To Galvestonia!

This past weekend reaffirmed my faith. My faith in the market.

And no, I'm not talking about Jesus or the dudes in dorky jackets shouting on Wall Street--although who am I to deny them thanks for  the fantastic weekend we had? 

What I'm really talking about is GALVESTON.

Glorious, shrimp and sand-filled Galveston. Leathery with suntan, crawling with lost-looking cruiseshippers, and peppered with the neon pinks and yellows of Islander art Galveston.

I'd say these are bright enough to qualify as Island Art.

This past Sunday was our first appearance at the Galveston's Own Farmer's Market, and it was an unmitigated success. Truly, it was better than we could have hoped for, as everything we brought was snatched up by happy customers.

McFarmer, proud of our colorful display. He teased me about the party cups o' kumquats. 

McFarmer, proud of our colorful display. He teased me about the party cups o' kumquats. 

We showed up to market confident that we would have beautiful produce but unsure whether enough people would show, and whether or not they would buy.  The farmer's market, just as with the larger Capital "M" Market, is a fickle creature.  Weather, queuing at the nearby coffeeshop and sneezing are huge factors in the viability of a market. 

Oh, and the quantity and quality of vendors, the visibility and advertising, and a receptive, enthusiastic audience are all pretty clutch as well.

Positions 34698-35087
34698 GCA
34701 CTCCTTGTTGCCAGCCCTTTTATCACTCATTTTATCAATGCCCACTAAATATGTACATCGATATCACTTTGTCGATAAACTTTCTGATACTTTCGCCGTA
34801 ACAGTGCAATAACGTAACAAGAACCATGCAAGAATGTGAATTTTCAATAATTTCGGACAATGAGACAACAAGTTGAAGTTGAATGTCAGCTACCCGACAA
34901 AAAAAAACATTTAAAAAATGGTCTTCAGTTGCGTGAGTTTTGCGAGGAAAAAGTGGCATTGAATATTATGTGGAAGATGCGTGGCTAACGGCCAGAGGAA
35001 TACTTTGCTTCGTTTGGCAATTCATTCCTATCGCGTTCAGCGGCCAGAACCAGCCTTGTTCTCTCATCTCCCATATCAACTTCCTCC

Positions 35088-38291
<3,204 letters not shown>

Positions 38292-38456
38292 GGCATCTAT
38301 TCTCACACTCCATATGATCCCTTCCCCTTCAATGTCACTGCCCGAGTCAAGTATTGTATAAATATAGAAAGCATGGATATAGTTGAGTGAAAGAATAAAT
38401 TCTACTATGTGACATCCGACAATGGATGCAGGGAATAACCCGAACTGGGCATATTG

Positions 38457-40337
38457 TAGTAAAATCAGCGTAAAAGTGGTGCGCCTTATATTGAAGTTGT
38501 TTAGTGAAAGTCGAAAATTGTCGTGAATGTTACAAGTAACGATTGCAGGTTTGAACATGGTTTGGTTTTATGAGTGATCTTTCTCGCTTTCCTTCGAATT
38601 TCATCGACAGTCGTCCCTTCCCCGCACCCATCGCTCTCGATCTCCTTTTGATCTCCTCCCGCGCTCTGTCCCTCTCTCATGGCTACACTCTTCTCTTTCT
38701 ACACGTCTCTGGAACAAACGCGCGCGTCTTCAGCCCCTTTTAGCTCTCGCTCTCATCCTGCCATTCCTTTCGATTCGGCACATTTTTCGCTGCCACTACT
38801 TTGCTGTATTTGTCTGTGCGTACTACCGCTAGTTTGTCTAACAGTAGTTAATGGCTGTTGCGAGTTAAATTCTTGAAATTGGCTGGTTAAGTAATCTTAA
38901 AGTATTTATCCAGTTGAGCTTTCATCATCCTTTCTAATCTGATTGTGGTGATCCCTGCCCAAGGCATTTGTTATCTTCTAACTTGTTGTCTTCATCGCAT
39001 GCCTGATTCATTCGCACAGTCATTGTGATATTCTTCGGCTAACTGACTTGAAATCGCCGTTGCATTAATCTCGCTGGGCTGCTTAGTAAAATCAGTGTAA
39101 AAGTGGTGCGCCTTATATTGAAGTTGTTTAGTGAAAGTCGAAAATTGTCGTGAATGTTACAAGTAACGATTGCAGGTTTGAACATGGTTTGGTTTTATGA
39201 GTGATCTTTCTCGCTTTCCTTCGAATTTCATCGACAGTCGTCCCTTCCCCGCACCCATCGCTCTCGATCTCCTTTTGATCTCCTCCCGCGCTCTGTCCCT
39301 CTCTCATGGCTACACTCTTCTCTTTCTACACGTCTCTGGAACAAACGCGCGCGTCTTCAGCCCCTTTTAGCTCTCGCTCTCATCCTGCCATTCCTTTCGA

Lucky for us, Galveston's Own Farmer's Market is a champion in all these categories. And believe me, finding champions such as that is harder than you might think.  

Locally-minded shopping, let alone "organic" shopping, has become more and more prevalent in recent years. Yet, for various reasons like the ones I've already listed and other, more cloudy political variables, it can be hard for growers nationwide to find their place where they can make a iiving through their plants, animals and so forth.

Enter the local heroes like those found at GOFM,

and can we please just raise the roof for them,

if only in the rafters of our brains?

And I want to emphasize this celebration if you happen to be one of these glorious superheroes--Raise Your Roof.

Vince of 3rd Coast Kombucha, keeping the market's immune system JAMMIN!

Vince of 3rd Coast Kombucha, keeping the market's immune system JAMMIN!

Alex and I couldn't believe our good fortune when, after an hour, we were gazing fondly at a few shiny bunches of radishes that were the only little amigos left at our table.  This is stupendous. For us, absolutely---but for a bigger vision that includes people eating well and giving a shit (giving LOTS of shits!) about their neighbors, their communities and how our little towns and cities eventually add up to the whole wide world.

Thank you to everyone who might've purchased our produce this past Sunday. Thank you to all the considerate humans who were nice to us on Sunday. Thank you to all the growers growing, and ranchers ranching, and entrepeunerers entrepreunering. And thanks to anyone who made it through this gushy loveletter of a post.

We're happy to be here, and we're happy to be a part of something so very good with you..  

And we're so happy it allows us to play in the mud.*

* And speaking of mud, I want to extend Moon Dog Farm's good thoughts to all our neighbors, growers and non-growers alike, who incurred damage from the tremendous hailstorm this week. Please let us know how we might help if you need it. Gotta put that "it's all about community" money where our mouth is....